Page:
Stop the Noise: The Yin & Yang of Your Body’s Nervous System
I write a lot about meditation and finding your authentic self. My blogs tend to have a similar theme: sit in silence, breathe and be who you are. It sounds simple enough; turn off the electronic devices and tell your partner to handle life for ten minutes while you take time to recharge.
Putting aside that most of you aren’t convinced that you can actually find ten minutes in the day to be by yourselves, there is something bigger that dissuades people from this practice. It seems that our nervous systems have become so attune to the constant input of noise, data, drama and activity, that we actually find it uncomfortable – both physically and mentally – to sit in silence. Think about it – are you able to enjoy a day or even an hour or so spent in complete silence? No music playing in the background, no tv, no cellphones calls or texts…just complete silence. If the answer is no, then read on.
There is actually a medically based explanation for the state of awkward uneasiness that is experienced by so many in our culture. It results from an overload of our sympathetic nervous system (SNS) – the part that is responsible for the “flight or fight” response. Our over caffeinated, over sugared, sleep deprived, always connected and always “on” lifestyles have resulted in on overload of the SNS – a condition which, by the way, is responsible for many of the autoimmune and inflammatory diseases so prevalent today.
The flight or fight response triggered by the SNS results in a release of cortisol and adrenaline in the body – that’s the rush that you feel when startled or suddenly excited. But, because we are basically always “on” our bodies are constantly experiencing that rush – so much so that we don’t even feel it anymore. The physical result that adrenaline and cortisol are continuously being pumped into our bodies, resulting in a diminished immune system and inflammation throughout the body. The mental and emotional toll this takes results in difficult relationships, a sense of unfulfillment, and depression or dysthemia (chronic, low level depression). When we have sufficient downtime – time spent in quiet – the quiet yin to the SNS’s active yang has a chance to do its work and correct these conditions.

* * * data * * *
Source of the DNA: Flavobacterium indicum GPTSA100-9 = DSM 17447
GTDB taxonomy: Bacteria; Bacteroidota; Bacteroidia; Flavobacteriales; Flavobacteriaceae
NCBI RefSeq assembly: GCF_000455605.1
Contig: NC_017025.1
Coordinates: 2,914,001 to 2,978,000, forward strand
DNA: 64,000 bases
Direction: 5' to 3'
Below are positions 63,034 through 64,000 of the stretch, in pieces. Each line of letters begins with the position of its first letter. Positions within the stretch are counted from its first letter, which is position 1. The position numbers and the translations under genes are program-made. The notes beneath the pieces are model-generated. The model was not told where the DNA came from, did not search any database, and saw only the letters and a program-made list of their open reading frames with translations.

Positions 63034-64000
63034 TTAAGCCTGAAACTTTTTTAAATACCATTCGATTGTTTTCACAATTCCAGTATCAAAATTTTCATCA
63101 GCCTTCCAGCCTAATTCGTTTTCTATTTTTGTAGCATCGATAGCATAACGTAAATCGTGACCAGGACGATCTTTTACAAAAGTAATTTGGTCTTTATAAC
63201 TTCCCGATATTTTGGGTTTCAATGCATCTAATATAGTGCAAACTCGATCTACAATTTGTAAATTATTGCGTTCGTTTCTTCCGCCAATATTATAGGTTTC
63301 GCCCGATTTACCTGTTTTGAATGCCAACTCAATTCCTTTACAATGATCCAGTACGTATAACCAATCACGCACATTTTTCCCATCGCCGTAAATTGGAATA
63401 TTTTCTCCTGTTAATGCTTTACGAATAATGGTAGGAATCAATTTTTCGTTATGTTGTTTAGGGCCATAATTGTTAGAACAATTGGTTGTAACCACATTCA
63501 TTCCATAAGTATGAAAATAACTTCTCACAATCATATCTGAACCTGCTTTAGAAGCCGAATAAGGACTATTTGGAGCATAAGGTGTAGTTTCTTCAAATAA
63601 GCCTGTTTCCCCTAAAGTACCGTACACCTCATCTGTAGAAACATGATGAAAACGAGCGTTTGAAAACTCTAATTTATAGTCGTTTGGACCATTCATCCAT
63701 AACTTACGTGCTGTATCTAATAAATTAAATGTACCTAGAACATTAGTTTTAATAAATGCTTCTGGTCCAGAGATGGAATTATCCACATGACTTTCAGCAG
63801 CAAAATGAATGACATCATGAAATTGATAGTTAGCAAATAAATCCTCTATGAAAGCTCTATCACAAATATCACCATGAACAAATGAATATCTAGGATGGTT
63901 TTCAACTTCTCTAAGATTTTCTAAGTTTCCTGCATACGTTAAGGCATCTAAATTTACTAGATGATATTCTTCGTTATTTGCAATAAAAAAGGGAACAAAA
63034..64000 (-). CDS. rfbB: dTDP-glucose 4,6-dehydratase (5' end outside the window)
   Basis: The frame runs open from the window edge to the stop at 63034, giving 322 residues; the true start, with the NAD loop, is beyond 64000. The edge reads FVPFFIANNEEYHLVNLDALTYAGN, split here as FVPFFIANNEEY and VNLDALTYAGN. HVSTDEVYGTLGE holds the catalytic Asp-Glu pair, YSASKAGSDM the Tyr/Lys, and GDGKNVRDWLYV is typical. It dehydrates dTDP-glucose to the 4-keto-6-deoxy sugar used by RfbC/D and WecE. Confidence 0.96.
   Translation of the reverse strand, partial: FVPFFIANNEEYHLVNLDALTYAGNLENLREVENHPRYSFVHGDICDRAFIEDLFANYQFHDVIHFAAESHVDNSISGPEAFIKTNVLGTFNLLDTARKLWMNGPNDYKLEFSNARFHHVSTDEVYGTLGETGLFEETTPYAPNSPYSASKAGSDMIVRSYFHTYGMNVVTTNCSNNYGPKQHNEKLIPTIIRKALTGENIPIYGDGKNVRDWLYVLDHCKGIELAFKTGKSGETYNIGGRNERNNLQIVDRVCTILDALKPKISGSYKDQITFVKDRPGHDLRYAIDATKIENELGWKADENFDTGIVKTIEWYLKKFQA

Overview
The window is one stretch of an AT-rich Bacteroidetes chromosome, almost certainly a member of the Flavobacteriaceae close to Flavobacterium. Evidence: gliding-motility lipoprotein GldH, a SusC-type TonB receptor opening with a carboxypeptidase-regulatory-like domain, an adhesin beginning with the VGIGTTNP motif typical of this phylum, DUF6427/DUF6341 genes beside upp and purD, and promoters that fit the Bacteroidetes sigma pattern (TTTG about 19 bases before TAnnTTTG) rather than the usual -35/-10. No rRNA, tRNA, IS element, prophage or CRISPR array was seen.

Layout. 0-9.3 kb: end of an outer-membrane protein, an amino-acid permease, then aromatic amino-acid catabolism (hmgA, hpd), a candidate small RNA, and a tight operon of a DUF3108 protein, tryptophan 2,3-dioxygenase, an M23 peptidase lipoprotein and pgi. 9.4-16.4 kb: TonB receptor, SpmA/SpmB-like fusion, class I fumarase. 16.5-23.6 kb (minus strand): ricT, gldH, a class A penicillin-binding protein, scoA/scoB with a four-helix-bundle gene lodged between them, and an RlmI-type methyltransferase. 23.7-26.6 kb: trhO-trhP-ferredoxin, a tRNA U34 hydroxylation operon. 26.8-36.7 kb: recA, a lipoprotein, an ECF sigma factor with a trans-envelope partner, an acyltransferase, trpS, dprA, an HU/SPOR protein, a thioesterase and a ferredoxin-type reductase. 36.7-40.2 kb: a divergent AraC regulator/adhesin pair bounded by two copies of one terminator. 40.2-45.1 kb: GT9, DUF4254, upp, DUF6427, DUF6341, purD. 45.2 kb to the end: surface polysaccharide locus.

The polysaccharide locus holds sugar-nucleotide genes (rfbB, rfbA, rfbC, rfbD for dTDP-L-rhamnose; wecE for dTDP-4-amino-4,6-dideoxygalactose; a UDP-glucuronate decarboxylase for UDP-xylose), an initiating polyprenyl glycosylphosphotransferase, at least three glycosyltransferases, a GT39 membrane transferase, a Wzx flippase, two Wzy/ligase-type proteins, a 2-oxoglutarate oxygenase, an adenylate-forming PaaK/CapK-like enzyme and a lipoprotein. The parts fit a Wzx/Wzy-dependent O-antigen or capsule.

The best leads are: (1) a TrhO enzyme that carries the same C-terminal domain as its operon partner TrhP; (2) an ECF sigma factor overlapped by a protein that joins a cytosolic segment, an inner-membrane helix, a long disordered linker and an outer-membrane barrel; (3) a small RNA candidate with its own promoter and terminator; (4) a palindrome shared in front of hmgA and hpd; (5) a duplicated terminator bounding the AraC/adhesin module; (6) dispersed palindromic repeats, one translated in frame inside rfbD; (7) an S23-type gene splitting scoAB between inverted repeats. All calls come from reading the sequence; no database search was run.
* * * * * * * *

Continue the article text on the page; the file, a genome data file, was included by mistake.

The parasympathetic nervous system (PNS) is our “rest and restore” internal balance system. The PNS is responsible for slowing our breathing, lowering our blood pressure, digesting our food and in general giving us a break from it all. But, when constantly competing with the SNS and not given the proper environment to do its work, the PNS begins to cry for help. The despair of a poorly functioning PNS appears as mood swings, unremitting life drama, sleep disturbances, a poorly functioning immune system and anxiety, to name just a few symptoms.
Some have said that the constant cortisol adrenaline rush we have subjected ourselves to has become addictive – our bodies have become so accustomed to the constant influx of these hormones that they act like a drug. We actually go through withdrawal symptoms when we don’t have it – thus the uncomfortable feeling you get when sitting in silence.
At this juncture you have a choice. You can continue life as usual – headaches, feeling overwhelmed, emotional, moody, possibly physically sick, living drama after drama and longing for something different – or you can sit through the withdrawal process and find the something different. If you are currently a caffeine, television and cellphone addict, the process of letting go will not necessarily feel good at first, but the longstanding rewards will.
There is no magic bullet here. You have to take the steps to make this happen. I suggest starting with ten minutes of uninterrupted silence each day; this practice will lead you to the next step. You may want to try a “news fast” in which you refrain from watching or listening to world or local news for two weeks. Maybe you’ll be courageous enough to try a television fast for two weeks. I did, and I never turned on my tv again. (If that scares you it probably means that you should try it.)
Here’s the thing: you can’t undertake a process like this and expect your life to look the same afterwards. That’s the whole point. If you want to feel better, look better and have a happier life, it means that the things that are holding you back from that will have to change or go away. In order for peace to be present, the noise has to stop.
It all begins with a few minutes of silence each day. The choice is yours.
Warm Water Wishes,
-Director of Guest Experience Programming
Glen Ivy Hot Springs